The government wants media gag for Barrett Brown

The journalist-come-hacktivist faces a century in prison and the prosecution want him silenced

Published August 13, 2013 3:04PM (EDT)

Barrett Brown
Barrett Brown

Barrett Brown, the once self-appointed Anonymous spokesman and journalist, who faces over a century in jail for -- among other charges -- reposting links containing credit card information gleaned from the Stratfor hack, has attracted a fair amount of media attention during his year in pre-trial detention.

There is good reason to pay attention to Brown and his case, which could set a troubling precedent for liability when reposting information online were he to be found guilty. However, the government prosecution has filed a motion for a "Gag Order" (to disallow media).

Brown's defense has pointed out to the presiding judge that despite writing from jail and speaking to a handful of journalists, Brown has made no justice-obstructing statements. The government's argument is that they want to ensure Brown's case is tried in court rather than put on public trial in the media, with Brown's and his defense team controlling the narrative.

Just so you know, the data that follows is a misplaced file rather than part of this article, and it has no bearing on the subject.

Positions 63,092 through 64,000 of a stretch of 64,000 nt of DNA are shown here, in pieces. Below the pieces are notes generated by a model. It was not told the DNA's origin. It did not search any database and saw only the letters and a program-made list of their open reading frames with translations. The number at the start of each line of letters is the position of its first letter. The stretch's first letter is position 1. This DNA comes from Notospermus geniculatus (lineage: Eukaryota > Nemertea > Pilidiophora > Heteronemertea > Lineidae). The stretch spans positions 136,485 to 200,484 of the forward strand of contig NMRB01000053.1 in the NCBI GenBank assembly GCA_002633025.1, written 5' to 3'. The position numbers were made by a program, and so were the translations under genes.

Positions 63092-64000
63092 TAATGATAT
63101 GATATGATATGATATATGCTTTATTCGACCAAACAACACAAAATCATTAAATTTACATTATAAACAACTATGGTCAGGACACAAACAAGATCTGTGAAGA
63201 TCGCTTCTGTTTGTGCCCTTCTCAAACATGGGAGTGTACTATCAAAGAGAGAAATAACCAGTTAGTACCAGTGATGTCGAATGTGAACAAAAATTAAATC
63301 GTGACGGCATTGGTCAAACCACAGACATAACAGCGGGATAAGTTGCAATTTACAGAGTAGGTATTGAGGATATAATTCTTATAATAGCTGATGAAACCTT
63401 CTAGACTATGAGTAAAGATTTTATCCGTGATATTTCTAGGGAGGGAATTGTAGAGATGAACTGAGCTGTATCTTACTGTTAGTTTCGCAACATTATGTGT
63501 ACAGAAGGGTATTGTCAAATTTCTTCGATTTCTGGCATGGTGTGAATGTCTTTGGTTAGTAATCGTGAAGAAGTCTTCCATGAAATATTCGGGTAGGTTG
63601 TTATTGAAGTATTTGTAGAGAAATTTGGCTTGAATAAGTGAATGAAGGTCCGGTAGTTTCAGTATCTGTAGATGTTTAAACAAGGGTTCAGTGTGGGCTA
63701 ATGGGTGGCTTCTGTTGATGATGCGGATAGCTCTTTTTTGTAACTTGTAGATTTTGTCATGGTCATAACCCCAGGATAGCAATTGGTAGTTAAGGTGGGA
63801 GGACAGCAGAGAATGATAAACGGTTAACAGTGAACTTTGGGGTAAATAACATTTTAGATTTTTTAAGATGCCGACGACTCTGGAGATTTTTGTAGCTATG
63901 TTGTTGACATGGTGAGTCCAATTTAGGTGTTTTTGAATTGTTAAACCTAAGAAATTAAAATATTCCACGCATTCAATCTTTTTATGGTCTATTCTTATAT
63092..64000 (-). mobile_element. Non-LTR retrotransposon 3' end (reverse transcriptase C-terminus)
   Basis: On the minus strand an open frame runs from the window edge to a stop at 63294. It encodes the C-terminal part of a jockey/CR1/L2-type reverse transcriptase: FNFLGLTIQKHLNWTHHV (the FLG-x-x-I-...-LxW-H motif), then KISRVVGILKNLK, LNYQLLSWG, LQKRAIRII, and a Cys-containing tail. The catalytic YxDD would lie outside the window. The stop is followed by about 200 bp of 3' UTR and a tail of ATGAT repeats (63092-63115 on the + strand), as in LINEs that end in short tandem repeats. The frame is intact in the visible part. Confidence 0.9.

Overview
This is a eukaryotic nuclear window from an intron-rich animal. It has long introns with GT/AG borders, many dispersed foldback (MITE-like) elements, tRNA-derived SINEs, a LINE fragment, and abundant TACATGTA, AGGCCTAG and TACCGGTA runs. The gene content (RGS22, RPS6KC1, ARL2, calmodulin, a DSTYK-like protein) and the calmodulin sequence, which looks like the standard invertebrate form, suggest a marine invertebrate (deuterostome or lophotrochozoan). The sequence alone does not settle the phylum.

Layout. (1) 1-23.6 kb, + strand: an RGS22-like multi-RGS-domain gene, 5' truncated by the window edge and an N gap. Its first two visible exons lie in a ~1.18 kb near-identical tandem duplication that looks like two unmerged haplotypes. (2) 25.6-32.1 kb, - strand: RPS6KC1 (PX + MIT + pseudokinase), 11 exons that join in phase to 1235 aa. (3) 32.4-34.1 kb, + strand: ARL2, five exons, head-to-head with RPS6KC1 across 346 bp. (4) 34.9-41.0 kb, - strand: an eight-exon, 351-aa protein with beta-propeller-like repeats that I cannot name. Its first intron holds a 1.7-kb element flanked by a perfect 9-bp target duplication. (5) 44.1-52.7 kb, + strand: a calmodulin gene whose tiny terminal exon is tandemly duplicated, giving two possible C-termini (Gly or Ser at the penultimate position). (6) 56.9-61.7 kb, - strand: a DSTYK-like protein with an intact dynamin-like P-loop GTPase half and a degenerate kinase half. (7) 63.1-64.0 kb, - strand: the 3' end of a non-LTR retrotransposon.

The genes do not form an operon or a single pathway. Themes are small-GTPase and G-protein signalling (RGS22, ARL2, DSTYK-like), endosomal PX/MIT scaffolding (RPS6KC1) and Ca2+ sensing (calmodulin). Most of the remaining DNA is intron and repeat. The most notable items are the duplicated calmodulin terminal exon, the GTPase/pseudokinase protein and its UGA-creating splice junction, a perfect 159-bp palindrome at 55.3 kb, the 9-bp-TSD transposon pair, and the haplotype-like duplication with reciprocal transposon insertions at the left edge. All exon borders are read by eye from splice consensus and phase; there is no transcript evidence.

However, at a time when Bradley Manning faces decades in military prison, Jeremy Hammond faces a ten-year sentence for his role in the Statfor hack and Edward Snowden is hiding in Russia for fear of persecution for revealing uncomfortable truths about government surveillance, Brown's case also reflects a general epoch of troubling crackdowns; his voice as both journalist and activist in the midst of one such crackdown is an important one to publicize. If default messaging comes from the government, the media must be allowed access to dissenting (and incarcerated) voices like Brown's.

As filmmaker Vivien Lesnik Weisman (who is making a documentary featuring Brown about government persecution of leakers, activists and hackers) wrote for HuffPo:

The Gag Order is for all parties to refrain from talking to members of any television, radio, newspaper, magazine, website (including bloggers), or other media organization about this case, other than in matters of public record.

The government believes that Brown and counsel intend to use the expanded time to try the case in the media, as implied in linking the denial of a continuance and the request for a Gag Order. The government contends that the attorneys are coordinating and soliciting media coverage of the case.

... As to the government's assertion that Brown and his counsel are soliciting media coverage of the case, in respect to myself, this is utterly false. I am making a movie about the targeting of hacktivists and journalists. He is a well-known journalist who has been published in Vanity Fair and The Guardian, to name a couple. Why would it be surprising that we find it news that one of our own is facing 105 years in federal prison for doing his job?


By Natasha Lennard

Natasha Lennard is an assistant news editor at Salon, covering non-electoral politics, general news and rabble-rousing. Follow her on Twitter @natashalennard, email

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Anonymous Barrett Brown Gag Order Hacking Hacktivist Nsa Stratfor